The Struggle for the World: Liberation Movements for the 21st Century

The Struggle for the World: Liberation Movements for the 21st Century

Charles Lindholm, José Pedro Zúquete

Language: English

Pages: 280

ISBN: 0804759383

Format: PDF / Kindle (mobi) / ePub


What do Mexico's Zapatistas, the French National Front, Slow Food, rave subculture, and al-Qaeda all have in common? From right-wing to left-wing to no-wing, they all proudly proclaim their mission to defend their distinctive identities against modernity's homogenizing processes. This controversial book establishes fundamental similarities between anti-globalization "aurora" movements that aim to destroy the modern world and bring a radiant new dawn to humankind.

While these groups often despise one another, they nonetheless share many fundamental characteristics, goals, and attitudes. Drawing on the original writings and actions of various anti-globalist groups, the authors reveal a common tendency toward charismatic leadership, good versus evil worldviews, the quest for authentic identity, concern with ritual, and unbending demands for total commitment. These movements, however they pursue world transformation and personal transcendence, are a prominent and continuing aspect of our present condition. This book is a strong reminder that, no matter what the cause, revolution is not a thing of the past and the fervent search for another world continues.

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Anthropology, 73 (2), 163–188. Pinto, Darwin, and Roberto Navia. 2007. Un Tal Evo: Biografía no Autorizada. Santa Cruz de la Sierra, Bolivia: Editorial El País. Pinto-Coelho, José. 2006 (June 14). E-mail communication. Pinto-Coelho, José. 2007a (January 1). “Do Presidente aos Nacionalistas.” Available at: www.pnr.pt Pinto-Coelho, José. 2007b (June 10). “10 de Junho—Discurso.” Available at: www.pnr.pt Pinto-Coelho, José. 2007c (December 1). “1 de Dezembro—Discurso.” Available at: www.pnr.pt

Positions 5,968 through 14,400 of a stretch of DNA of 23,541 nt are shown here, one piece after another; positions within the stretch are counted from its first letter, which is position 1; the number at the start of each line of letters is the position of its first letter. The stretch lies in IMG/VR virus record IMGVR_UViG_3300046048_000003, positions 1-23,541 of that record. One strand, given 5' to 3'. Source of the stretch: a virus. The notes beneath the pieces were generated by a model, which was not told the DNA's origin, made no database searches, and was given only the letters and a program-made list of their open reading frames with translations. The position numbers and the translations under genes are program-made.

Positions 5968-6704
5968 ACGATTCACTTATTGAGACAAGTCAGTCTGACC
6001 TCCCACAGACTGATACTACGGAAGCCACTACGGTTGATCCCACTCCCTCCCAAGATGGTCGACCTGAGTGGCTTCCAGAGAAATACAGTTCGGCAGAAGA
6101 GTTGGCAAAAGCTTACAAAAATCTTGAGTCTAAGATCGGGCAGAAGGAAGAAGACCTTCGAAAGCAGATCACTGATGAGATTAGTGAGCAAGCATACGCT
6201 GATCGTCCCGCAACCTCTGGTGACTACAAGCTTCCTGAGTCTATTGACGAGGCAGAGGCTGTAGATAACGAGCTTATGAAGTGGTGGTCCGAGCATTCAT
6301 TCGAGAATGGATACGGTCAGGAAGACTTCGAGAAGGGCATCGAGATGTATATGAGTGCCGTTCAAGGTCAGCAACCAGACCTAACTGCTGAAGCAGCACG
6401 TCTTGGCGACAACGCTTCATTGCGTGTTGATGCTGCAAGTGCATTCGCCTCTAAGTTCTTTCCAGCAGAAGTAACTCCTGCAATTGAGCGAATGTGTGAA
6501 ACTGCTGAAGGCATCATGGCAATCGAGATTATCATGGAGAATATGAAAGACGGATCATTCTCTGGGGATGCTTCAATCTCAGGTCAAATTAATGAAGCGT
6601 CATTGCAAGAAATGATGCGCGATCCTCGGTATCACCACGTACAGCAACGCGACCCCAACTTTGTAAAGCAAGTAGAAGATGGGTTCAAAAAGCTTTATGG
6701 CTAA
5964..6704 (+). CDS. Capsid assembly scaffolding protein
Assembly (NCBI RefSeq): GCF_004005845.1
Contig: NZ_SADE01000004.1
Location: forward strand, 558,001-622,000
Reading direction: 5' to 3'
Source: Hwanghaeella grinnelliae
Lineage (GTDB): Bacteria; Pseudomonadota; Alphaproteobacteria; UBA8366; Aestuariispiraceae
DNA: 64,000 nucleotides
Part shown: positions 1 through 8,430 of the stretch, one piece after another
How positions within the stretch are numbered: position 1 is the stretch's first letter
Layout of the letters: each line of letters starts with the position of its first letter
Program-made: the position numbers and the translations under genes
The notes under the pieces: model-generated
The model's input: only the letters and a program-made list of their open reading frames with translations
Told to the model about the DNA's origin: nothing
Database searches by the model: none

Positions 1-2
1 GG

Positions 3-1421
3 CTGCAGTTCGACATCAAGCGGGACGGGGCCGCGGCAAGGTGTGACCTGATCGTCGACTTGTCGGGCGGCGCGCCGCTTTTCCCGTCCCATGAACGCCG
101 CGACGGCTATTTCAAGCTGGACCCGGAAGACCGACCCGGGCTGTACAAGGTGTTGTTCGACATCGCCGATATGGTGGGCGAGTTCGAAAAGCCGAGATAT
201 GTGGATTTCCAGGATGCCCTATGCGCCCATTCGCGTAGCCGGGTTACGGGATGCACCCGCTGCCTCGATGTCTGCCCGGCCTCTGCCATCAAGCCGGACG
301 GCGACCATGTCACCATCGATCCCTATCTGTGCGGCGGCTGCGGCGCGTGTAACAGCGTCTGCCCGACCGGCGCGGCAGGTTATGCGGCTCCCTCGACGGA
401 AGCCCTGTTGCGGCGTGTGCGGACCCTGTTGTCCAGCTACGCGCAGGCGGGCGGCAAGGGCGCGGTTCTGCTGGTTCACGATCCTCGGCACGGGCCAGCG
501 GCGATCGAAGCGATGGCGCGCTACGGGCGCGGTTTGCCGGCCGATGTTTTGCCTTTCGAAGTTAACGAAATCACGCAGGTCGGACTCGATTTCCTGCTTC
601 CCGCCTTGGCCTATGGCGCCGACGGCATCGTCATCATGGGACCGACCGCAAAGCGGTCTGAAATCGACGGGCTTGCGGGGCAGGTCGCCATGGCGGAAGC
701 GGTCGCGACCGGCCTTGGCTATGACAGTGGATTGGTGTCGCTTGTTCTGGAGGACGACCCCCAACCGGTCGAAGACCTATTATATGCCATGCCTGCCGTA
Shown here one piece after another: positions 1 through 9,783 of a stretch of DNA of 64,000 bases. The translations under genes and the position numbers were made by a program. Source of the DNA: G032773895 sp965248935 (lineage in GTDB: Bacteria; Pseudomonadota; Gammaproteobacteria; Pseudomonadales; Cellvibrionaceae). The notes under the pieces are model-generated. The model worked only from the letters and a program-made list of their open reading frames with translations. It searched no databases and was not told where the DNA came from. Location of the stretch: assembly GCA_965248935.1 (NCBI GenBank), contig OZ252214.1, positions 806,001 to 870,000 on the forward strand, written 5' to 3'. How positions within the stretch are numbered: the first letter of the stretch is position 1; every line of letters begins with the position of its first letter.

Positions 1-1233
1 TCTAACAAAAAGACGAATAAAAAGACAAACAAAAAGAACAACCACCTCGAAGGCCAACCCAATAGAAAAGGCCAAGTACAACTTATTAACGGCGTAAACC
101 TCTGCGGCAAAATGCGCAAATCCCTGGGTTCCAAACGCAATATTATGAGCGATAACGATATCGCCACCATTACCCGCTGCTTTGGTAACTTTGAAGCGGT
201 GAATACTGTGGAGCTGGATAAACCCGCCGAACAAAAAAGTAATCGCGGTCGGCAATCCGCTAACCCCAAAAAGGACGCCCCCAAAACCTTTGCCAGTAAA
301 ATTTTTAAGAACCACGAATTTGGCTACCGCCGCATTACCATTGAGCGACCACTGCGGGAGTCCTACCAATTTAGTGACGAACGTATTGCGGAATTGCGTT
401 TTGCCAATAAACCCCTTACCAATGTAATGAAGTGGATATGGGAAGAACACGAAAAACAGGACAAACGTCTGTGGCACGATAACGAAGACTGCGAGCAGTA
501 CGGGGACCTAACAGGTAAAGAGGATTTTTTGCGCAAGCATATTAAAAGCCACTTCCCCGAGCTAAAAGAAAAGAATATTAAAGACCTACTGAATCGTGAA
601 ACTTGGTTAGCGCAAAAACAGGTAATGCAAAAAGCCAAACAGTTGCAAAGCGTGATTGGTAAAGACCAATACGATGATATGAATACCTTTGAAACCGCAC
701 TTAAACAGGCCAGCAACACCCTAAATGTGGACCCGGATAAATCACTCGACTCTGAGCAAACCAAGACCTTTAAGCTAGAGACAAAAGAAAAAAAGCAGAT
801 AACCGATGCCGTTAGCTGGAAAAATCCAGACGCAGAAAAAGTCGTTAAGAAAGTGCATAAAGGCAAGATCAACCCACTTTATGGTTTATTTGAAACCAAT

that “gives strength to a nation.” The Bolivarian state must be autochthonous and authentically Venezuelan and must strenuously resist the corrupt “foreign models” inspired by neoliberalism. As he argued, “the market cannot create republics because it is grounded on the dogma of individualism that led to a worldwide state of affairs in which we are savages, fighting against each other.”94 In Chávez’s view, the liberation of the oppressed masses demands a constitution based on authenticity. This

years of indigenous and popular resistance” a new era of liberation of the Latin American peoples had begun, starting with the “refoundation” of Bolivia.220 This was not the first time that Morales had gone on pilgrimage to the spiritual center of the Andean peoples. His campaign as the MAS party candidate for president had concluded at the same holy site.221 And in October 2007 he returned to Tiwanaku to celebrate the adoption by the U.N. General Assembly of the “Declaration of the Rights of

of chaos. However, the different movements whose ideologies and practices we have outlined do not believe they are lost; each believes it is carving a path through the wilderness; each is tenaciously striving—in its own specific way—to save humanity from the evil forces of globalization and capitalism. Although we hope the reader has been struck by how similar the premises and claims of these combatants are, we also hope that their variety and difference has not escaped the reader’s attention. We

communal sharing and blissful unity. As premonitions of the ultimate aspiration, and as inspirational nodes for transformation, temporary autonomous zones (TAZs), liberated from the oppressive global order, have to be created. The terminology comes from ravers and their allies, but all the aurora movements aim at creating their own versions of independent spaces, regions, or geopolitical blocs. Zapatista communities, pan–Latin America projects, a “Europe of Peoples,” the WSF “square without an

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